When threads of a fabric’s raw edge come loose and the fabric starts to fall apart.
Cut edge of fabric.
Side of fabric that will show on the finished project.
Short, even stitch. Similar to a basting stitch, except shorter.
Where fabrics are sewn together. The seam line is the line of stitches.
Space between the fabric raw edge and the seam line.
Treating the raw edges of fabric to give a neat appearance and to make the sewn project last longer. The goals of finished seams are to prevent raveling and looking (and feeling) good on both sides of the project.
Accessory for your sewing machine that helps make straight and even seams in an exact width.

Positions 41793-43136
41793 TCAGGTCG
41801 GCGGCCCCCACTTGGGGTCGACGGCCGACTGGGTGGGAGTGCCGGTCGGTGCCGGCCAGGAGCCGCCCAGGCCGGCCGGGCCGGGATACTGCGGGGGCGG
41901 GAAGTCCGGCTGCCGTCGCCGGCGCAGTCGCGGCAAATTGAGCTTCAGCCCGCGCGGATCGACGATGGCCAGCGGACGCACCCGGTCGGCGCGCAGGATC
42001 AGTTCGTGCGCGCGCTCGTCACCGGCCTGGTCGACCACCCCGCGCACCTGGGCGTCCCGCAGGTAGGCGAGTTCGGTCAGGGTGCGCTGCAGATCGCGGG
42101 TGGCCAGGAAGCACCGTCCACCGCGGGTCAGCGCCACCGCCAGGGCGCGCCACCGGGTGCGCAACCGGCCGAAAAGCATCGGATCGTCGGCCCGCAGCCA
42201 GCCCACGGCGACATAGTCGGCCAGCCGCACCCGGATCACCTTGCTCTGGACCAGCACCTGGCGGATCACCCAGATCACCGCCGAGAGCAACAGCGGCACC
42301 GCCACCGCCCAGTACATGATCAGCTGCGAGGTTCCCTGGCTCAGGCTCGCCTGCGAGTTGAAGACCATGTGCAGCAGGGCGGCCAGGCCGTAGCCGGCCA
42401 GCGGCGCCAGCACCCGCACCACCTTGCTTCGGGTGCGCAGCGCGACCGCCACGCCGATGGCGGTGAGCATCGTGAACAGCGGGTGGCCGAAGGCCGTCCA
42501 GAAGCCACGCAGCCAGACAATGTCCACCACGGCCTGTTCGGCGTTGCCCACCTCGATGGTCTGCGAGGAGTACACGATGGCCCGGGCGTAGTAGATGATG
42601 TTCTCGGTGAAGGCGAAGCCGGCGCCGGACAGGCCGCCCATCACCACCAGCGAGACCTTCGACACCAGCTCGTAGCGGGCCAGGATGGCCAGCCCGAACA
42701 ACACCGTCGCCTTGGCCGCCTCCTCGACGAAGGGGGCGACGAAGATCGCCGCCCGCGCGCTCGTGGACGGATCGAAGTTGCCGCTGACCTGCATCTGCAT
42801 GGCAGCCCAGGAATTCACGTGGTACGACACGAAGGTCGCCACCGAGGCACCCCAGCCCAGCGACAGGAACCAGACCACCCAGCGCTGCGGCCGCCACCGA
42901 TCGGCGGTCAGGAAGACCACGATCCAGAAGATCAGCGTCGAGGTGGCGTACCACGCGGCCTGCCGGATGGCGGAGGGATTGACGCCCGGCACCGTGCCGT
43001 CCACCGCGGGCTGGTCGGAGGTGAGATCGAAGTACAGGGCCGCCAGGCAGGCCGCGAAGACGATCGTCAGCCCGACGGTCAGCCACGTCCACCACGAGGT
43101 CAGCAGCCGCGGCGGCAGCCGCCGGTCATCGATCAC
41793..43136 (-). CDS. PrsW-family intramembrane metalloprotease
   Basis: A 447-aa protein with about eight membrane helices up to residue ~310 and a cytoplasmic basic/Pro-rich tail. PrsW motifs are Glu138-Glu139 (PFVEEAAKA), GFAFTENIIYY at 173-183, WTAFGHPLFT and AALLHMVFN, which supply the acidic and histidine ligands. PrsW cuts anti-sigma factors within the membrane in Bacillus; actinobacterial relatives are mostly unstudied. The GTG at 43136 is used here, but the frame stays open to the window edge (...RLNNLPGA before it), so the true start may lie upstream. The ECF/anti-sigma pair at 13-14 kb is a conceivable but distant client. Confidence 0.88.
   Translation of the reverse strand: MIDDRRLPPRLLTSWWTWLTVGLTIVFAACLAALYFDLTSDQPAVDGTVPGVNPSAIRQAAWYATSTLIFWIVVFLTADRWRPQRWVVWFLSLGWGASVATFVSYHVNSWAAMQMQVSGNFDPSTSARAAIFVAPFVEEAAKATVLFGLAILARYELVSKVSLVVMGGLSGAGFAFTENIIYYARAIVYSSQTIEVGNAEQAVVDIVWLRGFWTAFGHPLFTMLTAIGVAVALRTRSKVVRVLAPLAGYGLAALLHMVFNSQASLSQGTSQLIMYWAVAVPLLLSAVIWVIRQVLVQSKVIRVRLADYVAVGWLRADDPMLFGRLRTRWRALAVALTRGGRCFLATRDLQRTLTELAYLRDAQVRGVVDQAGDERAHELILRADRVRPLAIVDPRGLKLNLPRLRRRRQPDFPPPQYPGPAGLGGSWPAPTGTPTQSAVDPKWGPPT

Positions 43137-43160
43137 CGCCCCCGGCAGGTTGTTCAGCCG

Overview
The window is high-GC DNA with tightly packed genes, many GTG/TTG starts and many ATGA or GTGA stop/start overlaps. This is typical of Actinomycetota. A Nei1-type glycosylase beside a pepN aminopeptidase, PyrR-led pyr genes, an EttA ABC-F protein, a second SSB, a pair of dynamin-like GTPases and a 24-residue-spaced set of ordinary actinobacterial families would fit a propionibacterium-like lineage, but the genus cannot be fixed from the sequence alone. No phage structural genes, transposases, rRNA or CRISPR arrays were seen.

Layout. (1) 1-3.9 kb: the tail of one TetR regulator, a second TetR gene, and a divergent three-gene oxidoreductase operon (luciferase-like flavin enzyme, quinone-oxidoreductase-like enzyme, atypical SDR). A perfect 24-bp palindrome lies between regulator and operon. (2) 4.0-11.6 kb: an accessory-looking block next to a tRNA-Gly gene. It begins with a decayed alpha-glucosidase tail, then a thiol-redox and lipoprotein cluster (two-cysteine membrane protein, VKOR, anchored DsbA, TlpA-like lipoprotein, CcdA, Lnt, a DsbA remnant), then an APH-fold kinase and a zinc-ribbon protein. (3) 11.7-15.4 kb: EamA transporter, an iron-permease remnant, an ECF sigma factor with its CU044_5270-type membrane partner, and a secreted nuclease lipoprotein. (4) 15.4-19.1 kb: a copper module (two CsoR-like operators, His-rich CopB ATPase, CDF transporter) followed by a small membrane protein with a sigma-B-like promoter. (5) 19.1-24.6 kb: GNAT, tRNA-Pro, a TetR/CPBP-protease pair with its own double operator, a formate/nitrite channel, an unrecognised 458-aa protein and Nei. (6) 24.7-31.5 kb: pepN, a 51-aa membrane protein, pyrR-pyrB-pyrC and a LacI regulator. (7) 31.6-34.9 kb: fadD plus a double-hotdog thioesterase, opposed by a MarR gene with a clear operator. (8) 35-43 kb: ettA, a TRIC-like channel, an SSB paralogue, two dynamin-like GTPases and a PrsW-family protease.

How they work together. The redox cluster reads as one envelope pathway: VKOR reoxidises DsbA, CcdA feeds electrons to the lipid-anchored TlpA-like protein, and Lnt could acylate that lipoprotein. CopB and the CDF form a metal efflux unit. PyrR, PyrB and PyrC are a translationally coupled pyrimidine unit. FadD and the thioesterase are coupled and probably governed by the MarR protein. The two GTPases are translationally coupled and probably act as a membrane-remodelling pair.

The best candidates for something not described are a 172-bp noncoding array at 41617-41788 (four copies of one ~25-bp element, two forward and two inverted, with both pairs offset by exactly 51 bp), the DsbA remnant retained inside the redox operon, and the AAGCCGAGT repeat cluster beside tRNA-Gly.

Tool for removing stitches.
Encased seam that has a narrow folded fabric flap on the wrong side. It’s made by stitching twice: sewing right sides together, trim one seam allowance, fold the untrimmed seam allowance twice to enclose the other, and edgestitch close to the fold.
Tightly-woven edge of fabric. This sturdy finished edge runs along both lengthwise edges of woven fabric, and is produced during manufacturing to prevent raveling. Also known as selvedge.
Specialized sewing machine that uses two to five threads to form an overlock stitch while simultaneously trimming the seams. Also known as overlock machine.
Act of making stitches with needle and thread.
Small ruler with a sliding marker. Ideal for measuring and marking seams and hems.
Fabric scissors that have one handle larger than the other.
Directional stitching that prevents the fabric shape from being distorted or stretched out, such as a neckline.